Jane Fraser (banking)

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Jane Fraser
Born07/13/1967
ResidenceMiami, Florida
EducationMA economics, Girton College, Cambridge, 1988
MBA, Harvard Business School, 1994
OccupationCEO, Latin American division
EmployerCitigroup
PredecessorFrancisco Aristeguieta
Children2

Jane Fraser (born 1967)[1] is a Scottish-American banking executive. Educated at Girton College, Cambridge, and Harvard Business School, she was a partner at McKinsey & Company for 10 years before joining Citigroup in 2004. She has been promoted numerous times and acceded to four CEO posts, the latest being CEO of Citigroup Latin America in April 2015. She was included on Fortune's "Most Powerful Women in Business" list in 2014 and 2015 and has been called the "Number 1 Woman to Watch" for two consecutive years by American Banker.

Early life and education[edit]

Jane Fraser was born in St Andrews, Scotland.[2] She attended Girton College, Cambridge, from 1985 to 1988, graduating with an MA in economics.[3][4]

After graduation, she worked as an mergers and acquisitions analyst at Goldman Sachs, London, from July 1988 to July 1990, then as a brokerage associate for Asesores Bursátiles, a Madrid-based securities broker, from August 1990 to June 1992.[3][5] In 1992 she enrolled at Harvard Business School, earning her MBA in 1994.[3]

McKinsey & Company[edit]

Being a mother of young children and having a career is the toughest thing I have ever had to do. You are exhausted, guilty, and you must learn how to do things differently. It was the making of me because I became much more 80-20 – focusing on what was really important – got good at saying no, and also became more human to the clients who also face many of these issues too.

Jane Fraser[6]

In 1994 she became a partner at McKinsey & Company, working in financial services and global strategy.[3] For the first six years she worked in New York, and for the last four years in London.[2] She worked only part-time while raising her young children.[6]

She wrote articles on globalization and was a co-author, with three other McKinsey employees, of the 1999 book Race for the World: Strategies to Build a Great Global Firm.[5][7] As part of her research for the book, she traveled to China, Hong Kong, Indonesia, Singapore, and India to interview McKinsey clients about their global challenges.[6] After hearing her speak about the book, Citigroup executive Michael Klein spent several years encouraging Fraser to make the move to Citigroup, which she eventually did in 2004.[8]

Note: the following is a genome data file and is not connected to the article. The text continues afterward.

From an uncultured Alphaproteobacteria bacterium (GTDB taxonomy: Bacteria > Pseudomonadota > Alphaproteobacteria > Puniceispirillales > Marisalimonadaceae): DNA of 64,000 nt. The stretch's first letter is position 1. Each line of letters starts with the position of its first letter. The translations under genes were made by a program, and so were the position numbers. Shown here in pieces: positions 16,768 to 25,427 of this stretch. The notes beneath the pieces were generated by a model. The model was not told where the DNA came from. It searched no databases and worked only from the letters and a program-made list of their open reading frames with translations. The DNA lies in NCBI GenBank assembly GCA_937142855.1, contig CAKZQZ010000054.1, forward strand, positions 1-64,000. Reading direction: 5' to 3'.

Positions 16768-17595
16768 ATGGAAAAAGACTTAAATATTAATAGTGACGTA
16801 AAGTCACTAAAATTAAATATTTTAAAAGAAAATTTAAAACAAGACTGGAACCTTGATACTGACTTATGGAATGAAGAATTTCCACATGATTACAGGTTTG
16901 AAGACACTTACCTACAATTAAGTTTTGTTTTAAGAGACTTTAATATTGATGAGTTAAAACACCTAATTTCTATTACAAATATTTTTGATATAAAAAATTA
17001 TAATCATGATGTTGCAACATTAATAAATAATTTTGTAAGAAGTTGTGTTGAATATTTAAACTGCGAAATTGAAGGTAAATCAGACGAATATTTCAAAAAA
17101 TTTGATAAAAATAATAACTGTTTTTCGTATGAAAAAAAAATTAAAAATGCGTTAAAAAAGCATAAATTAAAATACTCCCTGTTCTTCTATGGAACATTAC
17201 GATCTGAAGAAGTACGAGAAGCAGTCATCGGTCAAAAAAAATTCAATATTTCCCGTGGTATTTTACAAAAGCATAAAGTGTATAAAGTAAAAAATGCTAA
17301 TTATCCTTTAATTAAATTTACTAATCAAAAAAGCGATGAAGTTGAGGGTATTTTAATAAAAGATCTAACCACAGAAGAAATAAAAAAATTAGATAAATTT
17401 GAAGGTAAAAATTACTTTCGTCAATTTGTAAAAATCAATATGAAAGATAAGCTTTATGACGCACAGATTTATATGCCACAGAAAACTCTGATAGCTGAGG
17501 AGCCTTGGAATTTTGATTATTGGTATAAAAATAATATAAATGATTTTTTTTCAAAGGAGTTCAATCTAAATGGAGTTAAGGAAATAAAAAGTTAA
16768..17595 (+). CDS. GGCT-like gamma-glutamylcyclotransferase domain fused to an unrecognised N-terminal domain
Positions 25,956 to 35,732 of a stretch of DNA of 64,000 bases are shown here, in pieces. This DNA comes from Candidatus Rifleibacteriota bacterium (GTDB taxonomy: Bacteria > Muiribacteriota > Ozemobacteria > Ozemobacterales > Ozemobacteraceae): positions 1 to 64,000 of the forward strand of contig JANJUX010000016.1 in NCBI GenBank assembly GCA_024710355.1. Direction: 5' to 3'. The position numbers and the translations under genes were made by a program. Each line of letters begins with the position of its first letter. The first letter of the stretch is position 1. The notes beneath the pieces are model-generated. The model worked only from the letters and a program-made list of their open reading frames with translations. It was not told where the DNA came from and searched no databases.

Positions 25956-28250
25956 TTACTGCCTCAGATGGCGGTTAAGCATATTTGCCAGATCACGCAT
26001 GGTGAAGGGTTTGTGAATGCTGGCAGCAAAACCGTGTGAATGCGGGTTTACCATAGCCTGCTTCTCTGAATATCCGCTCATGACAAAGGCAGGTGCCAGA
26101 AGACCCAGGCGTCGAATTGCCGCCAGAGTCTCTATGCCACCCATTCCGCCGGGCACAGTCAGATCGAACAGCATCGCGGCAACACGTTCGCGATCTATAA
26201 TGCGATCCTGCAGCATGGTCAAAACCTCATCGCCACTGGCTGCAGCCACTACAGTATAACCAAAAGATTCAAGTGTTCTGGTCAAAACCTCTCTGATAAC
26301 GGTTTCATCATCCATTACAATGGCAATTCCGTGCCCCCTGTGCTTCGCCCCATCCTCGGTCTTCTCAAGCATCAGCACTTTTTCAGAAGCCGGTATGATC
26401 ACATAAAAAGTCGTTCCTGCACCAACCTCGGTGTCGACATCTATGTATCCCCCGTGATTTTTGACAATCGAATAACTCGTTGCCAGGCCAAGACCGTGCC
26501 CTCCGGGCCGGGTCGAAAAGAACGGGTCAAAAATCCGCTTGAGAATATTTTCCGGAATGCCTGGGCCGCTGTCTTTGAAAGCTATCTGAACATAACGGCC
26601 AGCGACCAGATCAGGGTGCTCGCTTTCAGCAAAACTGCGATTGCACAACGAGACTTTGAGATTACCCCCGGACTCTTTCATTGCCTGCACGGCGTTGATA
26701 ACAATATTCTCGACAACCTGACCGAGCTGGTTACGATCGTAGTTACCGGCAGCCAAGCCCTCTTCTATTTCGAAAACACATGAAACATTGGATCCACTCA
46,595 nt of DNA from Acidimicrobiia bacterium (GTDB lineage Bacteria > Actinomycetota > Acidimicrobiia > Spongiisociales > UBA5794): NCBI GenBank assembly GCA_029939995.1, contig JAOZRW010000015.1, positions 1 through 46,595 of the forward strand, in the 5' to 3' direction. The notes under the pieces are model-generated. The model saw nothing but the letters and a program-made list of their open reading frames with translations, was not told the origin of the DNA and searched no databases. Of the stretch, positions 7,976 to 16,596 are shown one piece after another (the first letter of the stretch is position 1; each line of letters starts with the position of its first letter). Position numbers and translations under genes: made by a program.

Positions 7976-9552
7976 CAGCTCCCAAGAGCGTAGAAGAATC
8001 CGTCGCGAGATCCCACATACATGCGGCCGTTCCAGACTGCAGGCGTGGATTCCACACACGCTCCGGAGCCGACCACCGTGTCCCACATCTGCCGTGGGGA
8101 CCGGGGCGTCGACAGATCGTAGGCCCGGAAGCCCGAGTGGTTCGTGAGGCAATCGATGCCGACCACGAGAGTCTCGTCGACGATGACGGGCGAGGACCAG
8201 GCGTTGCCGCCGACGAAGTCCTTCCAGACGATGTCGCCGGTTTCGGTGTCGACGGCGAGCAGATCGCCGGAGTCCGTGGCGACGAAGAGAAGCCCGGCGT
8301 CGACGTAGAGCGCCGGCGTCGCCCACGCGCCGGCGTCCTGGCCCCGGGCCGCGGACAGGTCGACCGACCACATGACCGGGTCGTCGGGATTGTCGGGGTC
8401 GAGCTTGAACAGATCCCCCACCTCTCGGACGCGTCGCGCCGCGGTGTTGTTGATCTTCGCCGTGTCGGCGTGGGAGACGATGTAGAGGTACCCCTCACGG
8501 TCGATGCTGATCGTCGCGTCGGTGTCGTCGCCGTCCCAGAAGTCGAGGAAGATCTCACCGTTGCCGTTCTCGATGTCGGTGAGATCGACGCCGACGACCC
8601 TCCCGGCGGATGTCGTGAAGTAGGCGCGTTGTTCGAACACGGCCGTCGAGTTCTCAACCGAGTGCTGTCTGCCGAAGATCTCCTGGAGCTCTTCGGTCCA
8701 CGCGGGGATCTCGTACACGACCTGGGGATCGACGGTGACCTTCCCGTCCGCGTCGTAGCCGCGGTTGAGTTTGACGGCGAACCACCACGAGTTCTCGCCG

Citigroup[edit]

Fraser was hired as Head of Client Strategy in Citigroup's investment and global banking division in July 2004.[2][8] In October 2007 she was promoted to Global Head of Strategy and Mergers and Acquisitions, a position she held until May 2009.[6] Her tenure as Global Head coincided with the financial crisis of 2007–2009, and she was part of the executive team that was "charged with restructuring the group, leading its re-engineering effort, making divestments and raising new capital".[2]

In June 2009 she was named CEO of Citi Private Bank.[8] At the time of her promotion, the bank was running an annual deficit of approximately $250 million; it returned to the black during her four-year tenure.[9] Among the changes she implemented were a decrease in the ratio of private bankers to clients, with a target of one banker for every 30 clients, and the removal of commissions and sales formulas for bankers in favor of a year-end discretionary bonus.[2]

In May 2013 she was asked to replace the retiring CEO of CitiMortgage. Though she knew the move was a career risk, she accepted the challenge.[9] Her stewardship of Citigroup's mortgage division coincided with the marketwide drop in demand for mortgage refinancing, forcing the bank to refocus its efforts on selling residential mortgages to home buyers. Citigroup closed several mortgage offices nationwide and laid off 1,000 employees in September 2013 alone.[10]